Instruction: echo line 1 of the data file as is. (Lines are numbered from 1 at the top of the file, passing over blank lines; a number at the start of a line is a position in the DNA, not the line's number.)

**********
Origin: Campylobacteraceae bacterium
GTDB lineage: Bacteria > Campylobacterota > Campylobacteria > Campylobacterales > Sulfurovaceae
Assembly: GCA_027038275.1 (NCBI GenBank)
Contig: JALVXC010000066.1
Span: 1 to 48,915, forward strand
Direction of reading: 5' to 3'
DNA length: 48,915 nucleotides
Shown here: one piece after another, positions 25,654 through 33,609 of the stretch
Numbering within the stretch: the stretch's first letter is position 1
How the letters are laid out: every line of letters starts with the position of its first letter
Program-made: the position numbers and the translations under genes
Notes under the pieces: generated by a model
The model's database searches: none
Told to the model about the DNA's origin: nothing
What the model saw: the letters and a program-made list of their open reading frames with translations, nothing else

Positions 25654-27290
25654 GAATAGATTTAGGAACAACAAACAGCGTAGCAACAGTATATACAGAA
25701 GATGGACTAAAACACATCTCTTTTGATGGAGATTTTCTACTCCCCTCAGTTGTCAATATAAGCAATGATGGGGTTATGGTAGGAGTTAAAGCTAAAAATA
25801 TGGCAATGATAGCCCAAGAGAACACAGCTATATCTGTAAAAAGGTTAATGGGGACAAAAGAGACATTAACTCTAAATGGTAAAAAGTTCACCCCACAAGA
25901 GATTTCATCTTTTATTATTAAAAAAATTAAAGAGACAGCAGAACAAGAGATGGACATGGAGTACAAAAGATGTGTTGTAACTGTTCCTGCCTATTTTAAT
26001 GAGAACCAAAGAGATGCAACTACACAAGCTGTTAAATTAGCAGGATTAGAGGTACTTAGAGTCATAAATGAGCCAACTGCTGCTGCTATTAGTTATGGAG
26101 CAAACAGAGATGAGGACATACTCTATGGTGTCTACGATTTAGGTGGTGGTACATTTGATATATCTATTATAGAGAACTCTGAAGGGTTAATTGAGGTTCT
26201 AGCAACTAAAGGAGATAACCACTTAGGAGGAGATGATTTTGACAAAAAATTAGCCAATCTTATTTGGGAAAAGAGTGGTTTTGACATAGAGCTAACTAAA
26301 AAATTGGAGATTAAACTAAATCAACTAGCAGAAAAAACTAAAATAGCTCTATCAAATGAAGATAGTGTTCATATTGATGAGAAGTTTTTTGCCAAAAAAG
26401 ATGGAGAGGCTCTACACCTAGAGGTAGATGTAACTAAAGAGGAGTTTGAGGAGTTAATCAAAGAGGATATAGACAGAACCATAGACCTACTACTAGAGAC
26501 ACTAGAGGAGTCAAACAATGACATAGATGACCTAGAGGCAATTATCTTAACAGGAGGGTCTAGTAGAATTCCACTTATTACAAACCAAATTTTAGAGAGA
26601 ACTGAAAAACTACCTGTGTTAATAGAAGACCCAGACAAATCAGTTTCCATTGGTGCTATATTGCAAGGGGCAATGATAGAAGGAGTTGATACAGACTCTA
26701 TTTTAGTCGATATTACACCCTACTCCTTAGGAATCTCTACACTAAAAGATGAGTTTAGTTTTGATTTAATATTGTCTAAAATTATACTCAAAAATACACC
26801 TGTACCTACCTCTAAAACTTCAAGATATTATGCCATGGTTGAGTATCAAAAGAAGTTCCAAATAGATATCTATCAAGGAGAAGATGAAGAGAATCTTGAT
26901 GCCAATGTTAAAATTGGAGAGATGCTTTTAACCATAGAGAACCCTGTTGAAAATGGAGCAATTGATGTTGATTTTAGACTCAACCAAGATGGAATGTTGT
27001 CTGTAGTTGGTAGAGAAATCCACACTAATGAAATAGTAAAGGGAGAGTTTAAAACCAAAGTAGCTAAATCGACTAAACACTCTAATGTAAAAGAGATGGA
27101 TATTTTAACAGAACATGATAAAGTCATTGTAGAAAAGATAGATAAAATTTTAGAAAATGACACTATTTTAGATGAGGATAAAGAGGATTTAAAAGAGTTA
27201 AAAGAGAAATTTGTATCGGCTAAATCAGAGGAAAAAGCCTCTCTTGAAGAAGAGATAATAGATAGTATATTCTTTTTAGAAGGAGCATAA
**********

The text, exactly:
Origin: Campylobacteraceae bacterium